UK government fined £75m for late farm payments

The British government is being fined a total of £75m for failing to get farmers’ single farm payments out on time.

The figure is contained in the EU’s latest clearance of accounts report, which also signals another £24m fine for UK failings in the fruit and vegetable sector.

Industry experts say the fine is extremely disappointing, but not a complete surprise.

Failures by the Rural Payments Agency in particular to get all SFPs out to English farmers by the 30 June deadline each year have been well publicised.

Initially this was down to the highly complex “dynamic hybrid” system that DEFRA chose for allocating SFPs in England, comprising both historic and flat rate elements.

Instalment of new computer software at the start of the new payment system added to the RPA’s woes.

NFU chief legal adviser Julie Robinson described the fine as “a double whammy”, since farmers had suffered once, through not getting their money on time, and would suffer again as money had to be recouped from somewhere.

To some extent this has already happened, as DEFRA made a £131m provision in its accounts in 2006 as a contingency.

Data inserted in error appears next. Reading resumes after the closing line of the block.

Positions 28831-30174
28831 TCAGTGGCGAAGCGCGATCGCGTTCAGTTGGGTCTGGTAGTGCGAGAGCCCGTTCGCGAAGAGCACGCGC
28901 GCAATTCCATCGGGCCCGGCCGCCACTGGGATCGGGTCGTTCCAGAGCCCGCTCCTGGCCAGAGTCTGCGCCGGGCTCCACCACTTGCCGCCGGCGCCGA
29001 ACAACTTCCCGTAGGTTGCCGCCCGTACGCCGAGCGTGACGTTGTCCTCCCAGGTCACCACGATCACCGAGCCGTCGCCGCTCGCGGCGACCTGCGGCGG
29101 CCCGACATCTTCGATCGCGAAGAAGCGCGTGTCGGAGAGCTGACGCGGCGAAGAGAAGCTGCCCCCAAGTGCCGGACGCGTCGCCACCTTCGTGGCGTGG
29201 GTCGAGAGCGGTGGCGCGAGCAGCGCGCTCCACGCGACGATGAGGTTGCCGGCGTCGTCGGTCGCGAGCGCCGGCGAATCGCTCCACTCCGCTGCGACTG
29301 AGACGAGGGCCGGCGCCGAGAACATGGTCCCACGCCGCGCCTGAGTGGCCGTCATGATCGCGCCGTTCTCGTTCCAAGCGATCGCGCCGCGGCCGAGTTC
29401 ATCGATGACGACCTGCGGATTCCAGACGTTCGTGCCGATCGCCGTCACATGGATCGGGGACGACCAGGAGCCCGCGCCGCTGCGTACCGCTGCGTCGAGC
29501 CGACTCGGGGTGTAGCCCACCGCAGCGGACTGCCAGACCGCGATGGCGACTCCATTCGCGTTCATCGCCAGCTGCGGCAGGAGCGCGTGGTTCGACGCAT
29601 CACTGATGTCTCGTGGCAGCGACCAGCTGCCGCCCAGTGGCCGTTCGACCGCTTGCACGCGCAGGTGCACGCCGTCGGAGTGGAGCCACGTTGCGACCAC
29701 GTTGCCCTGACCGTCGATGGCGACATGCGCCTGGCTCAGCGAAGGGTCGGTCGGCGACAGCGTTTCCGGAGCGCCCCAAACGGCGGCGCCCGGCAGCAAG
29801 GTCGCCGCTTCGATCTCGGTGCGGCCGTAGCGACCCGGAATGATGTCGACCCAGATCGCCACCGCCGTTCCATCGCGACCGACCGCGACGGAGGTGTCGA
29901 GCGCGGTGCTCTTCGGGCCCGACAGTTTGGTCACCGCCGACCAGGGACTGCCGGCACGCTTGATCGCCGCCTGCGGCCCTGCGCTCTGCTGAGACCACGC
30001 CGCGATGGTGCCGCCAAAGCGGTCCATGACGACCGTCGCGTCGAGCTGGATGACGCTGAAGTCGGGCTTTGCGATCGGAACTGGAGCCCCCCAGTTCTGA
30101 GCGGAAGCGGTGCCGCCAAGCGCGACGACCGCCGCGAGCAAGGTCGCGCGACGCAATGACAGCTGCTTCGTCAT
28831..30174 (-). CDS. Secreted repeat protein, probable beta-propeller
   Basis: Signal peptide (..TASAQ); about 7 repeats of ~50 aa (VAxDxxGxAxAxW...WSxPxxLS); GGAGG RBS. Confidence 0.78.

But Ms Robinson said that the late payment element of the fine was only part of the story. There would also be another fine to come for incorrect payments that the RPA had made in the past. “I fear this may be even bigger,” she said.

Normally the UK has a good track record when it comes to fines from Brussels. But the £75m charge just announced is the second largest in this latest round of payment corrections.

Only Italy has been fined more – about £92m for failure to control olive oil subsidies. Italy is also being fined another £50m for failure to meet payment deadlines.

“We are working extremely hard to maintain the best possible control over farm spending,” said EU agriculture commissioner Mariann Fischer Boel.

A DEFRA spokesman insisted that the £75m was not a new fine. “This decision relates overwhelmingly to the 2005 SPS payments that were made in the 2007 EU financial year (16 October 2006 to 15 October 2007.)  There is no financial impact on the UK as the deductions were actually made some time ago.”

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